This section describes the design of a GA-based weighted CSS framework for the case of SDC at the fusion centre. In this work, GA is used as a solution approach to minimise as defined in (36) for a given value of . The GA has been proposed as a computational analogy of adaptive systems by Holland [54]. They are modelled based on the principles of natural evolution and selection and is briefly described in this section. An initial population is first generated and then the fitness of each chromosome in the initial population is evaluated using a predefined fitness function. A loop is initiated to simulate the generations and in each generation, chromosomes are selected probabilistically according to their fitness. The genes of the selected individuals will mutate and crossover to produce offsprings to maintain the population size. The GA continues to iterate until the convergence is achieved or until it exceeds the maximum number of generations.

###### 6.1.1. Seeding

The algorithm starts by randomly generating an initial population of possible solutions. Here, the initial population is the randomly generated values of weights satisfying the constraints as described in (37). Seeding is a process of setting the initial population to some initial configuration. If the initial population is seeded properly, the performance of GA can be greatly enhanced. Since GA works by probabilistically mutating and combining, the convergence of algorithm can be achieved quickly if the population is initially preset to a good solution.

###### 6.1.2. Fitness Function

A fitness function plays a central role in GA. It evaluates fitness of each chromosome and forces the algorithm to search for optimal solutions and is the only link between actual problem and the GA. A fitness function ranks chromosomes in a given population; so individuals having better fitness values have higher chances of survival and reproduction in the next generation. In this paper, is used as a fitness function to evaluate the fitness of individuals. After calculating the fitness of each individual, all fitness values are scaled in a range that is suitable for the selection algorithm. The selection algorithm uses these scaled fitness values to choose the parents of the next generation. The range of scaled values affects the performance of GA, and in this paper the scaling method described by Goldberg [55] is used.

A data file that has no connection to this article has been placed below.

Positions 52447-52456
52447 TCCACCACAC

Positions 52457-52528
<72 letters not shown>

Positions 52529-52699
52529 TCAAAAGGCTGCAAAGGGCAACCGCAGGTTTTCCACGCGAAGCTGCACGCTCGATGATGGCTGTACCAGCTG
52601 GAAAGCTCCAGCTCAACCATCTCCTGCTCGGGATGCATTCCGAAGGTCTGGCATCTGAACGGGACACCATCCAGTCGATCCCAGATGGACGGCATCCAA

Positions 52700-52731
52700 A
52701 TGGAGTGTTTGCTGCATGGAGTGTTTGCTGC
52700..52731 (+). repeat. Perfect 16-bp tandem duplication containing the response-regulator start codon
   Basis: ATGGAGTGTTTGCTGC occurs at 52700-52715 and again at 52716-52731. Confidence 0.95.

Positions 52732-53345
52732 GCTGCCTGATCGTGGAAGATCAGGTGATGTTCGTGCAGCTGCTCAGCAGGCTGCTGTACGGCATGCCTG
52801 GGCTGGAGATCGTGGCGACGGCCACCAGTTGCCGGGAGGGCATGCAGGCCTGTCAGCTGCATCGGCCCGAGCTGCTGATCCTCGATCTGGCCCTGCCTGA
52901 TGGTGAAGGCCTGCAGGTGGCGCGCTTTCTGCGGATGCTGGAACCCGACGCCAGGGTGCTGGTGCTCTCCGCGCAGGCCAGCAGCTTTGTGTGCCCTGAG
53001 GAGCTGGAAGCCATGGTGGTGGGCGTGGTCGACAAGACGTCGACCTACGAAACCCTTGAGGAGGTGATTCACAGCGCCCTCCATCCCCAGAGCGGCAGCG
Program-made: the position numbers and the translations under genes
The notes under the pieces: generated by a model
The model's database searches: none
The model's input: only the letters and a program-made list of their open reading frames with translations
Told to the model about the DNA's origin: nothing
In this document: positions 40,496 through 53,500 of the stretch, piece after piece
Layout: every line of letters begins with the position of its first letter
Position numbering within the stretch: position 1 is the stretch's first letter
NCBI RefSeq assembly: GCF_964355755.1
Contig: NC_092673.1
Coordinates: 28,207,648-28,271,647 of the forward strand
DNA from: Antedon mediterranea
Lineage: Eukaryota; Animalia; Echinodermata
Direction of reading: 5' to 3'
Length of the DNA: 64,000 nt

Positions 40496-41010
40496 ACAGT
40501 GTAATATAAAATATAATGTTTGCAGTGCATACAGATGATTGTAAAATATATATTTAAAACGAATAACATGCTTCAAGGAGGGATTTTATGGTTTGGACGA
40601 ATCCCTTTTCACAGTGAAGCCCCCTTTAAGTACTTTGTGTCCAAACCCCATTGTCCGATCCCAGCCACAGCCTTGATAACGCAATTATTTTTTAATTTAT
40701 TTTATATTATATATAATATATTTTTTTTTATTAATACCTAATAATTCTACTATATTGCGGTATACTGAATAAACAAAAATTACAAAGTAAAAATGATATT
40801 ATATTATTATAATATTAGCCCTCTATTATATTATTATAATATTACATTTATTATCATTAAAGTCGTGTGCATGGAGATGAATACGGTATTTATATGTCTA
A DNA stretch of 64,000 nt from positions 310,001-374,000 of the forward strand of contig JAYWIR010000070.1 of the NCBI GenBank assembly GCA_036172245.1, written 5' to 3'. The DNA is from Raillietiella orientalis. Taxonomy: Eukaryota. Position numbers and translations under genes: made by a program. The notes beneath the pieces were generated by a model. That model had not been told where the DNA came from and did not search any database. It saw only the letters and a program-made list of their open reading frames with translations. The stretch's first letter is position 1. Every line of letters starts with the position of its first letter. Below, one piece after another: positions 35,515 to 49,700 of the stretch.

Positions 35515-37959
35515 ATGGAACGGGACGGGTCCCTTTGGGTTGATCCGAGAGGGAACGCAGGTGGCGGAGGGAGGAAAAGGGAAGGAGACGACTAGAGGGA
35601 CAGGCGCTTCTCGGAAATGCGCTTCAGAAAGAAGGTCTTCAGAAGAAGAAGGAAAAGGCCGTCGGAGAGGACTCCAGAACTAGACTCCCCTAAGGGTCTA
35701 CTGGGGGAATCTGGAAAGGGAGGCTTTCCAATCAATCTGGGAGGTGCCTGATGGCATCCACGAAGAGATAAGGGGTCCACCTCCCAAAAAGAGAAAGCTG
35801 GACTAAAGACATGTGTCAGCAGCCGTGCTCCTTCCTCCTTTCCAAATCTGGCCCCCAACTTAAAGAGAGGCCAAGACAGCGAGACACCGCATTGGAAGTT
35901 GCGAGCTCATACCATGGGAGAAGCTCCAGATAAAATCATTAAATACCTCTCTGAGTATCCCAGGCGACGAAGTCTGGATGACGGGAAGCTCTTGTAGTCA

###### 6.1.3. Selection

Once the chromosomes in a given population have been evaluated according to their fitness values, the one with the better fitness will be selected, and the others will be eliminated. There are many different strategies available in the literature to implement selection algorithm [56]. The simplest and the most widely used selection scheme, the roulette wheel selection, is used in simulations [55].

###### 6.1.4. Elitism

The number of chromosomes in a population with the best-scaled fitness value guaranteed to survive in the next generation and represented by Elitism is called Elite children. Proper value of Elite children is important in the fast convergence of GA.

###### 6.1.5. Crossover and Mutation

Crossover process in GA combines two individuals (parents) and produces entirely new chromosomes (children). The main idea behind crossover operation is that the children may be better than both of the parents if they take the best attributes from each parent. Generally, crossover occurs during evolution according to a specified probability and is typically in the range of to . Although a number of crossover techniques are available in the literature, the simplest crossover technique, called single-point crossover [56], is used in this study.